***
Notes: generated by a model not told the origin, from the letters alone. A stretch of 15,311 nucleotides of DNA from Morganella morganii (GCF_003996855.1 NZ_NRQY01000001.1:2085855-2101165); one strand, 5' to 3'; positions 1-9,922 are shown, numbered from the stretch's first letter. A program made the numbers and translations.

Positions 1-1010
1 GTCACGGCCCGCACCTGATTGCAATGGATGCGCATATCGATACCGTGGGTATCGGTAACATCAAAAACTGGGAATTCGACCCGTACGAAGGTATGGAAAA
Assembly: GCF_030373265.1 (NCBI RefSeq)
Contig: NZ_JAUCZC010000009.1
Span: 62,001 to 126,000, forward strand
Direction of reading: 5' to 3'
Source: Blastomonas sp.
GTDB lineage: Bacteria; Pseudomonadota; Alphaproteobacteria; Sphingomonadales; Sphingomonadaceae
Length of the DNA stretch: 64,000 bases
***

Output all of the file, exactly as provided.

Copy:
Notes: generated by a model not told the origin, from the letters alone. A stretch of 15,311 nucleotides of DNA from Morganella morganii (GCF_003996855.1 NZ_NRQY01000001.1:2085855-2101165); one strand, 5' to 3'; positions 1-9,922 are shown, numbered from the stretch's first letter. A program made the numbers and translations.

Positions 1-1010
1 GTCACGGCCCGCACCTGATTGCAATGGATGCGCATATCGATACCGTGGGTATCGGTAACATCAAAAACTGGGAATTCGACCCGTACGAAGGTATGGAAAA
Assembly: GCF_030373265.1 (NCBI RefSeq)
Contig: NZ_JAUCZC010000009.1
Span: 62,001 to 126,000, forward strand
Direction of reading: 5' to 3'
Source: Blastomonas sp.
GTDB lineage: Bacteria; Pseudomonadota; Alphaproteobacteria; Sphingomonadales; Sphingomonadaceae
Length of the DNA stretch: 64,000 bases